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More Westerners Go East to Learn About Buddhism


Jeffrey Oliver, an Australian with a relaxed presence and penetrating blue eyes, is discussing Vipassana, or insight meditation, at a large temple in Bangkok.

“We call it mindfulness meditation,” he said. “It also refers to awareness and just paying attention to your body and mind. You may start with just breathing in and breathing out to calm the mind. You may observe the rising and the falling of the abdomen...”

Mr. Oliver was a Buddhist monk in Myanmar for eight years. He is one of a number of Westerners who have exchanged their modern lifestyles for a life of service, poverty and meditation. Mr. Oliver says he enjoyed living in Australia, yet wanted to develop his spirituality, a hard task in what he describes as the West's frenetic pace.

“We live in the superficial part of our minds. We drive our car, we eat food, we party, we laugh and sing, but we don't have a very deep or sincere connection to our heart. We don't have a great deal of mindfulness. We function on a level of superficial awareness of life. So my intention was to deepen my meditation practice and to be as helpful to other people as much as I can.”

Mr. Oliver established a Burmese monastery in South Africa and has written books on Buddhist meditation. About 20 foreigners listen to his reflections at the temple in Bangkok. They came for a variety of reasons. Dutchman Michael Ensink is on a long journey through Asia. “I am just on holiday here in Bangkok for two days and I was walking by,” he said. “I haven't done anything with meditation but I am curious and that is why I came here.”

Moppy Barr, a 60-year-old American from Phoenix, Arizona, wants to learn more after she met Buddhists in India. “That's my first experience of Buddhism, where I saw a gentleness in the people that I wanted to explore,” she said. “I am kind of tingling and frightened at the same time. I don't mean to make light of it. This is not easy...but it could be what I've been looking for.”

Branca Pereira of Portugal came to study neurology in Bangkok. “I think neurology is related to Buddhism because both help you to understand how your mind works and what you need to get well. If you understand your mind, you can become happier.”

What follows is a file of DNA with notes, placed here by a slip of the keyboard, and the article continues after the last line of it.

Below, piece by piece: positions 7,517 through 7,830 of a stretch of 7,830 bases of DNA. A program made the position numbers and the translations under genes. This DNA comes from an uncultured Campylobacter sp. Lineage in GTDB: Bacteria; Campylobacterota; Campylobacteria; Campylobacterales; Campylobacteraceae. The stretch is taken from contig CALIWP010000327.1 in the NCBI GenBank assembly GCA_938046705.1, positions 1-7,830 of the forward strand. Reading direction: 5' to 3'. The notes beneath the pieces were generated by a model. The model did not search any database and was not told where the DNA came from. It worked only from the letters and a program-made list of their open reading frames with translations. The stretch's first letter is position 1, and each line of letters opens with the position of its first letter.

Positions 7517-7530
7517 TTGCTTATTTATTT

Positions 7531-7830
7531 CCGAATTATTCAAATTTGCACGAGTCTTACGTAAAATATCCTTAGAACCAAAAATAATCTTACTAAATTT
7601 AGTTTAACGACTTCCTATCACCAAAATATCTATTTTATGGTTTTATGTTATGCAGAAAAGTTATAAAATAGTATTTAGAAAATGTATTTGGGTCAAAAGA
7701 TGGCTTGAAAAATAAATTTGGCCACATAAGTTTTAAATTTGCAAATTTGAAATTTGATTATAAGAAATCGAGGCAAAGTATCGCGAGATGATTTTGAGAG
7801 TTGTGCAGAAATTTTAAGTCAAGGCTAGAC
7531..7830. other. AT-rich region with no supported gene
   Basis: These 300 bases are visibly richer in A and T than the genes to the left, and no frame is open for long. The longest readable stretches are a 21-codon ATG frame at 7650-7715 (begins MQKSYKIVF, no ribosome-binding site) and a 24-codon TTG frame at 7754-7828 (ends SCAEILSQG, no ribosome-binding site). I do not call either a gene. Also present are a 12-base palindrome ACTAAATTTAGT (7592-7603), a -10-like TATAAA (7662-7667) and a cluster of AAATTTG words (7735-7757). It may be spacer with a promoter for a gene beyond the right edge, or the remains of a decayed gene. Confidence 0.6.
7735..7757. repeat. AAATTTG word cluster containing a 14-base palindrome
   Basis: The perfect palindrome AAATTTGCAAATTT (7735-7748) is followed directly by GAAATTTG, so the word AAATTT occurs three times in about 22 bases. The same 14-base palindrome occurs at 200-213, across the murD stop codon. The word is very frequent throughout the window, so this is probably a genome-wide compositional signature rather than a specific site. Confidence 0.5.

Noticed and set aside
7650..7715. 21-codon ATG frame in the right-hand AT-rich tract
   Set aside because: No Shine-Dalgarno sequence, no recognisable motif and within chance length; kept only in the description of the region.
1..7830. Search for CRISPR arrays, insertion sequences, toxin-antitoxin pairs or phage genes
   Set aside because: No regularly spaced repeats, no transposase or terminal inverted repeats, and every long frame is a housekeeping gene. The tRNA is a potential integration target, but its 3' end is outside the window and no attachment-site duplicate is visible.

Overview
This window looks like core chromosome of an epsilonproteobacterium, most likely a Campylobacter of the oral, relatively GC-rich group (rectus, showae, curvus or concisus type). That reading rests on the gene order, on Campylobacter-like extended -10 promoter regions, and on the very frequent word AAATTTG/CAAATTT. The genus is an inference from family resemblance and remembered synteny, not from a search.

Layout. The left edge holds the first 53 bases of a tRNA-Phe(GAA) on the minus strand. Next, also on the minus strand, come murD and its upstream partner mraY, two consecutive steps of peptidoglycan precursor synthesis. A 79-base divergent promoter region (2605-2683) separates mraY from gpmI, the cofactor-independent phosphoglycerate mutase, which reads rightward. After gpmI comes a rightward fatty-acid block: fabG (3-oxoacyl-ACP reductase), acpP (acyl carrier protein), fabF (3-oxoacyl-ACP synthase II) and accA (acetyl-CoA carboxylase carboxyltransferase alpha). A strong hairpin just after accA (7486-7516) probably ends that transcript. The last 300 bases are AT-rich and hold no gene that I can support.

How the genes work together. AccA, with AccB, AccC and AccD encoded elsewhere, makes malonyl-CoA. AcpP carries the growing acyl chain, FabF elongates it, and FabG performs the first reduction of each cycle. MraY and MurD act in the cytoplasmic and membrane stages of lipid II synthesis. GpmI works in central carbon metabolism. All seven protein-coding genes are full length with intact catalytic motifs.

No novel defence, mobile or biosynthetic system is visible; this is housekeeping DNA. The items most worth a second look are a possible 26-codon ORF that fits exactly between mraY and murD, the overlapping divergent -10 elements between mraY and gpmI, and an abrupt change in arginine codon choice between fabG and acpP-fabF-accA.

She wanted to experience longer periods of meditation. So she joined some 50 people led by Jeffrey Oliver on a nine-day retreat. Such retreats take place for visitors and locals alike in temples throughout Thailand.

In the midst of forested mountains in central Thailand's Khao Yai National Park, the wake-up bell rings at four in the morning. The group rises for a pre-dawn meditation and then sits down for a modest breakfast. The rest of the day is dedicated to meditation. Students remain silent and are encouraged to avoid worldly activities involving alcohol, radio and television. All of this is designed to slow the mind down and develop concentration.

Buddhists have been meditating in this way since 500 B.C., when an Indian prince known as the Buddha, or 'enlightened one,' founded what has remained a dominant religious force in much of Asia. Buddhist attitudes of peace, mindfulness and care for all living creatures attract many westerners.

Professor Thak Chaloemtiarana, Director of the Southeast Asia Program at Cornell University, says Thailand is a natural magnet for seekers of Buddhism because the country has well-developed tourism infrastructure and an unusual history. “There is some truth in the fact that because the country was not colonized the Thai people do not look at Westerners with great suspicion and are more welcoming. There have been some negative affects of colonization around the region but Thailand has been spared quite a bit of that.”

Although the Buddha's teachings have been known throughout Asia for thousands of years, the West has learned about them only in the last century. Buddhist monasteries and centers are growing in Europe and the Americas as a result of both Asian immigrants and Westerners who return with Buddhist ideals from countries like Thailand.